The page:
Galway-based NUIG researcher Dr Eva Szegezdi was announced as a finalist at the Irish Cancer Society’s Researcher of the Year 2012, which took place at a special Celebration of Research night in Dublin last week.
Dr Szegezdi, a research fellow currently funded by the Irish Cancer Society, was announced as a finalist at the event in recognition of her research entitled, ‘Blazing a new TRAIL in cancer therapy’, which looks at boosting the ability of a TRAIL protein — which plays a role in tumour cell death — to kill cancer cells. The study, carried out at NUI Galway, modified the structure of the TRAIL protein and generated a version of TRAIL that possessed a much higher tumour-killing activity and, as a result of mathematical modelling, identified potential therapeutics with high and specific tumouricidal activity.
“I am honoured to be announced a finalist for the Irish Cancer Society’s Researcher of the Year 2012,” Dr Szegezdi said at the ceremony. “The society has been extremely supportive of my research project from the outset and I’m very grateful for their funding, without which this cancer study would not have been possible.”
The winner on the night was oesophageal cancer researcher Dr Stephen Maher from Celbridge, Co Kildare whose research, carried out at the Institute of Molecular Medicine at St James’s Hospital, found that the nucleic acid microRNA-31 to predict the response to radiation treatment, and to enhance the efficacy of radiotherapy.
The other finalist was Dr Carol Stone for her advanced cancer research at Our Lady’s Hospital entitled, ‘Recognising the risk of falling in patients with advanced cancer’. Dr Stone’s study has led to the development of fall prevention policies for cancer patients and further research in this area.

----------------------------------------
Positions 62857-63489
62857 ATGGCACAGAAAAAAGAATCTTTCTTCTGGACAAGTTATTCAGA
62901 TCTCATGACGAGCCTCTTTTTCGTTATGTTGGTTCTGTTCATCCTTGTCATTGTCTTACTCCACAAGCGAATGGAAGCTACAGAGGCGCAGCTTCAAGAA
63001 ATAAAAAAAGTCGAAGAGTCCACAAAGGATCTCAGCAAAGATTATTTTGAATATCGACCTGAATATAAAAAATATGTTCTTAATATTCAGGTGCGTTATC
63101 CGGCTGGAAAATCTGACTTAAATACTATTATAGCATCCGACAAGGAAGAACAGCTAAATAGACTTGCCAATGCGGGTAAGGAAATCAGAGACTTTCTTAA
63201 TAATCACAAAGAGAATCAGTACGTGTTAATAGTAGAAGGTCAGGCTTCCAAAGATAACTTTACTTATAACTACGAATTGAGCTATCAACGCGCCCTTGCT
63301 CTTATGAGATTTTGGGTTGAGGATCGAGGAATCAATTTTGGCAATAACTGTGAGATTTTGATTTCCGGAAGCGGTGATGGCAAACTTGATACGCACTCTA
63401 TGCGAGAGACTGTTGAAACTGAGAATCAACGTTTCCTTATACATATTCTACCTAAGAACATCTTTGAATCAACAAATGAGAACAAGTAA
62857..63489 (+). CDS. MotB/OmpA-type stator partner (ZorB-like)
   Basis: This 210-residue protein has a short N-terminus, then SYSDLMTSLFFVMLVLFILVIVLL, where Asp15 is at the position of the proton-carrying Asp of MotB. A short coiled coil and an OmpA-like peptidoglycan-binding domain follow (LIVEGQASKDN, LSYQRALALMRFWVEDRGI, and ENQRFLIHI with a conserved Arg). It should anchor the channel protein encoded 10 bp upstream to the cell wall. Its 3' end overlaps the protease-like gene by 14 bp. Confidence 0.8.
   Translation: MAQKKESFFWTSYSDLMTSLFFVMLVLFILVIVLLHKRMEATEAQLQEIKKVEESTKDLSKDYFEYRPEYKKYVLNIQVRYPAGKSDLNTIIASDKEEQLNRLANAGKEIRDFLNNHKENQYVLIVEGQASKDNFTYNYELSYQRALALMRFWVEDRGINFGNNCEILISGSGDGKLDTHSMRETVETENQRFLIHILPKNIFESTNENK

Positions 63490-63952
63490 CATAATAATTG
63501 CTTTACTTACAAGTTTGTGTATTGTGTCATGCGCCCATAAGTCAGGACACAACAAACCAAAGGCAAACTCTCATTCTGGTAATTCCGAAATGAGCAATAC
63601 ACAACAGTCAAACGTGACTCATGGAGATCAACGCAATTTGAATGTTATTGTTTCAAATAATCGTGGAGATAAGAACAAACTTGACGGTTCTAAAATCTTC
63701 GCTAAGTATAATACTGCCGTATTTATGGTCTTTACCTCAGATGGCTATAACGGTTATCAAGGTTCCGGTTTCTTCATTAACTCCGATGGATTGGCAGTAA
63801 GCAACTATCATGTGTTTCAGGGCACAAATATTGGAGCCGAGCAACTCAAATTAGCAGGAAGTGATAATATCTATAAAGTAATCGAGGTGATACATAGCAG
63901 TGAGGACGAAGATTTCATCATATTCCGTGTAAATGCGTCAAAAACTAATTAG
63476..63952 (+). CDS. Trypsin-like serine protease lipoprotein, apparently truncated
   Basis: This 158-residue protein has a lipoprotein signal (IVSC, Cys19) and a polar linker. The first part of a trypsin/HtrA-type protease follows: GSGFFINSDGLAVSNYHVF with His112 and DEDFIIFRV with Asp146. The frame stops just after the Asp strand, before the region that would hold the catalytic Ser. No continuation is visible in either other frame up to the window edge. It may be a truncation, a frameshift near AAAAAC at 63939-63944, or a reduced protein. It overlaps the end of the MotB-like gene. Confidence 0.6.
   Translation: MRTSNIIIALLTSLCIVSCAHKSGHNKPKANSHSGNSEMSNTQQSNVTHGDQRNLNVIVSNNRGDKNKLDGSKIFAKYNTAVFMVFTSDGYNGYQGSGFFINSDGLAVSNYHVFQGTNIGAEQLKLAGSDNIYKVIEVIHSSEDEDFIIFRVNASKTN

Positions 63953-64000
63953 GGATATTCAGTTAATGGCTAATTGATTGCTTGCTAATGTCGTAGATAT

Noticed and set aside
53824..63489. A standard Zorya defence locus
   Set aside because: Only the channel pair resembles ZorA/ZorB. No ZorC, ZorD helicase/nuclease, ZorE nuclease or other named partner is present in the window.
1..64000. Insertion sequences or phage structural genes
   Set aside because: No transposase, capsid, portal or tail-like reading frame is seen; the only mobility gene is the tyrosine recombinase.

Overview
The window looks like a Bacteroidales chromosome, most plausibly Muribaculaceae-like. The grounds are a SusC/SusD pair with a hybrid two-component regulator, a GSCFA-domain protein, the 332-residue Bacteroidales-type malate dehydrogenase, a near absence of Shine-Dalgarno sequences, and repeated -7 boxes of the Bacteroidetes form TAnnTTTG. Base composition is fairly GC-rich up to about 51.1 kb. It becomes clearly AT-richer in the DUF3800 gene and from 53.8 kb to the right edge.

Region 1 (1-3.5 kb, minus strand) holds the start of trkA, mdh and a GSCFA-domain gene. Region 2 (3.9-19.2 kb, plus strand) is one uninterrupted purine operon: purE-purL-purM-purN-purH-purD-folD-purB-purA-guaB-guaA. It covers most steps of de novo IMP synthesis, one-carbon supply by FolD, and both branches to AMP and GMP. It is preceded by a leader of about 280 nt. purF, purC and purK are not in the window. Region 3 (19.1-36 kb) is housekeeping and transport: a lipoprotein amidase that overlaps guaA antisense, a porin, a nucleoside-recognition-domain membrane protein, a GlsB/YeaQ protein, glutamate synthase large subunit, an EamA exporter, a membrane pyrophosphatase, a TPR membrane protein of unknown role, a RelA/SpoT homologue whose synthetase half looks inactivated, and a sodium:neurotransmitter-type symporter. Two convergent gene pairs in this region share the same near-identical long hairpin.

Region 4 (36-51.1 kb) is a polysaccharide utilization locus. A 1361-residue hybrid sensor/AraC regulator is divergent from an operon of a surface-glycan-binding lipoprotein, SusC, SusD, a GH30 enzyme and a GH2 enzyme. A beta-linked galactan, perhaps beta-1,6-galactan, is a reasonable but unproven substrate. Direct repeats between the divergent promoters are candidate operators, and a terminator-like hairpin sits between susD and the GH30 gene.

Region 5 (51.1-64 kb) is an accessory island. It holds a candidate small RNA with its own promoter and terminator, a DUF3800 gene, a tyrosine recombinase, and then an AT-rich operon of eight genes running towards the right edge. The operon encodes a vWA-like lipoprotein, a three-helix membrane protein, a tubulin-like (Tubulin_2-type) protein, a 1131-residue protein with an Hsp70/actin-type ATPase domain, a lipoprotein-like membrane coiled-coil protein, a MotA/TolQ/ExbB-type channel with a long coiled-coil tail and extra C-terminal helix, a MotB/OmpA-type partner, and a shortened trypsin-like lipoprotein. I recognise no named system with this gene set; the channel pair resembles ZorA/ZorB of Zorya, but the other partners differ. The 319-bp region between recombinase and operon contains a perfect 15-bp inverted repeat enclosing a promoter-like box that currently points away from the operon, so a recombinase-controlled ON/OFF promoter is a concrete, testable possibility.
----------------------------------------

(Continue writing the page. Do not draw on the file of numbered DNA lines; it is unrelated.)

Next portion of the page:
“We are very proud of all three shortlisted researchers who are helping to further enhance Ireland’s contribution to the international cancer research community,” said Professor John Fitzpatrick, head of research at the Irish Cancer Society. “We congratulate Dr Maher for his pioneering study, which was very deserving of this award for its powerful insights and results.
“Last year, the Irish Cancer Society contributed more than €3.2 million to cancer research, making us the largest voluntary funder of cancer research in Ireland,” Prof Fitzpatrick added. “This year, to mark our 50th anniversary, we want to raise significant funding for cancer research on Daffodil Day (March 22 ), which will support our mission to make important discoveries that will move us towards a future without cancer.”
For further information on the Irish Cancer Society’s programme or to make a donation, visit www.cancer.ie or contact the Irish Cancer Society on Call Save 1850 60 60 60.